Of the new characters that are introduced, Avasarala is probably the best developed. She’s a grandma, a wife still mourning a dead son, one of the most powerful politicians on Earth, she is a force to be reckoned with. She’s all of those things all in the same moment. She expects great things from the people she works with, has no patience for bullshit, and swears like a sailor (no wonder Amos approves of her).  The mask she wears to work is all hard edges, demands, and hard to earn compliments. But at home, with her husband, she’s a bundle of vulnerabilities. I see myself growing up to be a lot like her.  Strength isn’t always physical. New characters Bobbie Draper and Dr. Prax Meng get plenty of attention and development too (we wouldn’t have a central plot without Prax), but Avasarala was my stand out favorite.

If you enjoyed Leviathan Wakes, you will love Caliban’s War.  If I listed everything I enjoyed about this book, we’d be sitting here until next week.  Similar to Leviathan Wakes, the plotting, pacing, characterization and dialog are spot on perfect. Striking a balance between space opera, adventure, and horror, if you’re looking for a new science fiction series to get hooked on, look no further because this is it. This series is everything you’ve been waiting for, everything you hoped all these summer scifi blockbuster movies would be – action, humor, politics, betrayal, and some brilliantly fucking terrifying alien technology that humans would of course, never do anything bad with. Of course they wouldn’t.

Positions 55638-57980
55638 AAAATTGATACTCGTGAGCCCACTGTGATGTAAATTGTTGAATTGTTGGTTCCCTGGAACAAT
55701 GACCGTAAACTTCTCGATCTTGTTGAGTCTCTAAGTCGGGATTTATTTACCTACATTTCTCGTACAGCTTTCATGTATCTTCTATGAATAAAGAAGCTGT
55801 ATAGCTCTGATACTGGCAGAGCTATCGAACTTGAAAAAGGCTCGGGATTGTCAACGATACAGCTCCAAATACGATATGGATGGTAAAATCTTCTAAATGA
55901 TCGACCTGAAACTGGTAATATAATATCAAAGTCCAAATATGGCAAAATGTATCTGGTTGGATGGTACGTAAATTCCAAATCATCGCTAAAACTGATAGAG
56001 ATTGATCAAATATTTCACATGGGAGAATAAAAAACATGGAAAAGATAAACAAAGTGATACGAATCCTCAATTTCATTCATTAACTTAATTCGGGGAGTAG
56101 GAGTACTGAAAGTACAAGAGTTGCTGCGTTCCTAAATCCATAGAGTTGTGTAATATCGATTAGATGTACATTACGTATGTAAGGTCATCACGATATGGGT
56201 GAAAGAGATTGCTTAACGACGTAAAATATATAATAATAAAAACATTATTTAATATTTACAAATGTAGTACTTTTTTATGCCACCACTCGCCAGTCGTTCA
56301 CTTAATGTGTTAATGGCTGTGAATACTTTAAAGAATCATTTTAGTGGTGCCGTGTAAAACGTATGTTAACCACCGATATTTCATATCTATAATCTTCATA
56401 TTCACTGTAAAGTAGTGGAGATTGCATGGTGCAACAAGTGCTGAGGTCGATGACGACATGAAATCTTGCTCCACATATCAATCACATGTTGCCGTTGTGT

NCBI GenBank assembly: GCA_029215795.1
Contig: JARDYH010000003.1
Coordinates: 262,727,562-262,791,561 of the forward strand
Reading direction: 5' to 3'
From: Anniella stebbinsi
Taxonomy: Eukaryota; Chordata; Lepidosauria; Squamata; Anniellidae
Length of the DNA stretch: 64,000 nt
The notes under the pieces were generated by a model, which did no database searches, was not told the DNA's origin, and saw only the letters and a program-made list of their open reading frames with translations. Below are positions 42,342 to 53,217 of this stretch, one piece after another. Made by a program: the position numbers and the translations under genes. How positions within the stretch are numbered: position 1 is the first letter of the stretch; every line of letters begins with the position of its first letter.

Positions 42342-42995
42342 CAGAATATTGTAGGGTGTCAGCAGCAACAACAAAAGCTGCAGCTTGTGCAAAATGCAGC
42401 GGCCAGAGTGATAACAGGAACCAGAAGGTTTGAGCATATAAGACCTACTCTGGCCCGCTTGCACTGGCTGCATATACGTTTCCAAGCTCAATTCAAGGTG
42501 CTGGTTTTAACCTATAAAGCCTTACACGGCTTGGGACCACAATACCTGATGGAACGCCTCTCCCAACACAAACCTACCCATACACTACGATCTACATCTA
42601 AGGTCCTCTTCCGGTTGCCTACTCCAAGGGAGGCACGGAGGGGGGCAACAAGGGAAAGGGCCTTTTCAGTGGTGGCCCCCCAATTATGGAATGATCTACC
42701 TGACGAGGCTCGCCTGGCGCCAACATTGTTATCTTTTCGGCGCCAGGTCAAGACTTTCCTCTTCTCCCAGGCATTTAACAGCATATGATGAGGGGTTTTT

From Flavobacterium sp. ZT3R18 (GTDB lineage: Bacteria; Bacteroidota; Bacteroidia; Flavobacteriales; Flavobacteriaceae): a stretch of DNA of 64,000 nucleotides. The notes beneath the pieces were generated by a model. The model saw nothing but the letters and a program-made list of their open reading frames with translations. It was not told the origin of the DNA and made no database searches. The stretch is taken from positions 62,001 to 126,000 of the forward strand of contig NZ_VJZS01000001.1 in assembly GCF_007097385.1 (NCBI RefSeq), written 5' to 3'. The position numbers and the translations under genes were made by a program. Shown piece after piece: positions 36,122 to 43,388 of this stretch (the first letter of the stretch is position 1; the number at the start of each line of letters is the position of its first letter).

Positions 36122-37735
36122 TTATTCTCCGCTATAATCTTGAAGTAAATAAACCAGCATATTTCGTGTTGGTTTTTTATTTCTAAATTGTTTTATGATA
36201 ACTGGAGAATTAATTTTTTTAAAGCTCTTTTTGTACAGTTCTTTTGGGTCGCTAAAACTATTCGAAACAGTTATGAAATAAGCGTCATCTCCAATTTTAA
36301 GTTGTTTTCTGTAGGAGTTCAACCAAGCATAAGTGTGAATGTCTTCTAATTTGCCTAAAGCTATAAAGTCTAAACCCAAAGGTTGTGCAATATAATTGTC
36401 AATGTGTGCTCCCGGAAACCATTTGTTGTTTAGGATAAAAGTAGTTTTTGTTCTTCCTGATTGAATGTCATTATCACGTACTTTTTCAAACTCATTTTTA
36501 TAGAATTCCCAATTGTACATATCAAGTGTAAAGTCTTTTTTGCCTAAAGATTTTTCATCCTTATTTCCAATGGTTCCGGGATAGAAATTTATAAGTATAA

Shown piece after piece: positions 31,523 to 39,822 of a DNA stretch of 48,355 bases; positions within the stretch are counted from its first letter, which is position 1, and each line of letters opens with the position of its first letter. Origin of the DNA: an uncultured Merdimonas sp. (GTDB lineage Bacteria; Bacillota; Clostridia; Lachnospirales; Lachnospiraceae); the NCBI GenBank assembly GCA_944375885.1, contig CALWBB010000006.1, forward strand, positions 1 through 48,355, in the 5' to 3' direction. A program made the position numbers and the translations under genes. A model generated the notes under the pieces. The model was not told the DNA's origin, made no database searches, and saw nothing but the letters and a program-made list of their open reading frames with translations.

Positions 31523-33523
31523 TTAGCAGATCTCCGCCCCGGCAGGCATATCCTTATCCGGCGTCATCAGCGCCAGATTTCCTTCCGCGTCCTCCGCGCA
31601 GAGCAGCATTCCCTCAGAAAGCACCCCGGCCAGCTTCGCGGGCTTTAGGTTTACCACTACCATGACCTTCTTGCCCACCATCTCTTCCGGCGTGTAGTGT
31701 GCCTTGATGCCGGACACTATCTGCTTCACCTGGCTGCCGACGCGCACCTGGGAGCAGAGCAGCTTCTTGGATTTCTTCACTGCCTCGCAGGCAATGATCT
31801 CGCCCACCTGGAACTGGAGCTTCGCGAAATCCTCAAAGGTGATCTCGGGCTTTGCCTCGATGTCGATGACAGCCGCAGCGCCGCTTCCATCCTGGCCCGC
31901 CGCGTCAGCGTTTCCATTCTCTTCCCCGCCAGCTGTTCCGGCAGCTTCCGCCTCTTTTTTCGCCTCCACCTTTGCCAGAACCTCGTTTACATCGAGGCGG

I do need to voice one complaint: Caliban’s War is a little too similar to  Leviathan Wakes. Everyone wants to kill Jim Holden because he won’t keep his stupid mouth shut, there’s a missing girl, there’s a secret lab that’s doing terrible things, Mars and Earth and the Outer Planets Alliance are all looking for any little reason to start a shooting war, allies will be found in the damndest places, and someone is going to get shot in the head at the end because by the time a diplomatic solution shows up, we’ll all be dead. It was frustrating how many of the plot points felt recycled. And yet. And yet the characters, dialog and pacing were so damn good I simply didn’t care.   Although Corey better give me something completely different in the 3rd novel in the series, Abaddon’s Gate (out right now!), otherwise I’m going to start thinking he’s a one trick pony.

Luckily, there’s a lovely little twist at the end of Caliban’s War that indicates exactly what I’m hoping for: something new and different and unexpected is to be found in Abaddon’s Gate.

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8 Responses to "Caliban’s War, by James S.A. Corey"

I loved Leviathan Wakes and I’ll read this one pretty soon. I don’t read as much sci-fi as I would like because I’ve struggled with the big space epics in the past. Leviathan Wakes was pitched just right. Futuristic, but still focused on Earth and its surrounding planets.